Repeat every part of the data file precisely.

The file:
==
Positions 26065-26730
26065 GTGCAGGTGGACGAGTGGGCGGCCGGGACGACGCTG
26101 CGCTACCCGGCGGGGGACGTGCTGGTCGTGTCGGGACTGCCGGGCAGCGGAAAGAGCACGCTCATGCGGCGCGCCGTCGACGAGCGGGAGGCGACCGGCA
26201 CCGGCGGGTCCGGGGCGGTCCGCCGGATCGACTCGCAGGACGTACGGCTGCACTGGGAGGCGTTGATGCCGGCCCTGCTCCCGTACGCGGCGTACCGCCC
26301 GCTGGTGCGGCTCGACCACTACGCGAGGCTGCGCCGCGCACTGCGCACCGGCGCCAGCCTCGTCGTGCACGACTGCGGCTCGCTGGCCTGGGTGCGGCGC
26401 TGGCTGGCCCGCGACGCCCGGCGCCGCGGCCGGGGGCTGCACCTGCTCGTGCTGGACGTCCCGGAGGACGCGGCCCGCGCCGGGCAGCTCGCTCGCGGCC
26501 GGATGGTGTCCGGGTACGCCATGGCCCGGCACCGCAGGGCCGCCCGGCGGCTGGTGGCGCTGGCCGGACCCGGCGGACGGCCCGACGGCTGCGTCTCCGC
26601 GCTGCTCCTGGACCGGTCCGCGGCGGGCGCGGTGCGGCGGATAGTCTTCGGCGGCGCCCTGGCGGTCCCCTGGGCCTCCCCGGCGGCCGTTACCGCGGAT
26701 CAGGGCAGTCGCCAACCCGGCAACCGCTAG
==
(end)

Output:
Positions 26065-26730
26065 GTGCAGGTGGACGAGTGGGCGGCCGGGACGACGCTG
26101 CGCTACCCGGCGGGGGACGTGCTGGTCGTGTCGGGACTGCCGGGCAGCGGAAAGAGCACGCTCATGCGGCGCGCCGTCGACGAGCGGGAGGCGACCGGCA
26201 CCGGCGGGTCCGGGGCGGTCCGCCGGATCGACTCGCAGGACGTACGGCTGCACTGGGAGGCGTTGATGCCGGCCCTGCTCCCGTACGCGGCGTACCGCCC
26301 GCTGGTGCGGCTCGACCACTACGCGAGGCTGCGCCGCGCACTGCGCACCGGCGCCAGCCTCGTCGTGCACGACTGCGGCTCGCTGGCCTGGGTGCGGCGC
26401 TGGCTGGCCCGCGACGCCCGGCGCCGCGGCCGGGGGCTGCACCTGCTCGTGCTGGACGTCCCGGAGGACGCGGCCCGCGCCGGGCAGCTCGCTCGCGGCC
26501 GGATGGTGTCCGGGTACGCCATGGCCCGGCACCGCAGGGCCGCCCGGCGGCTGGTGGCGCTGGCCGGACCCGGCGGACGGCCCGACGGCTGCGTCTCCGC
26601 GCTGCTCCTGGACCGGTCCGCGGCGGGCGCGGTGCGGCGGATAGTCTTCGGCGGCGCCCTGGCGGTCCCCTGGGCCTCCCCGGCGGCCGTTACCGCGGAT
26701 CAGGGCAGTCGCCAACCCGGCAACCGCTAG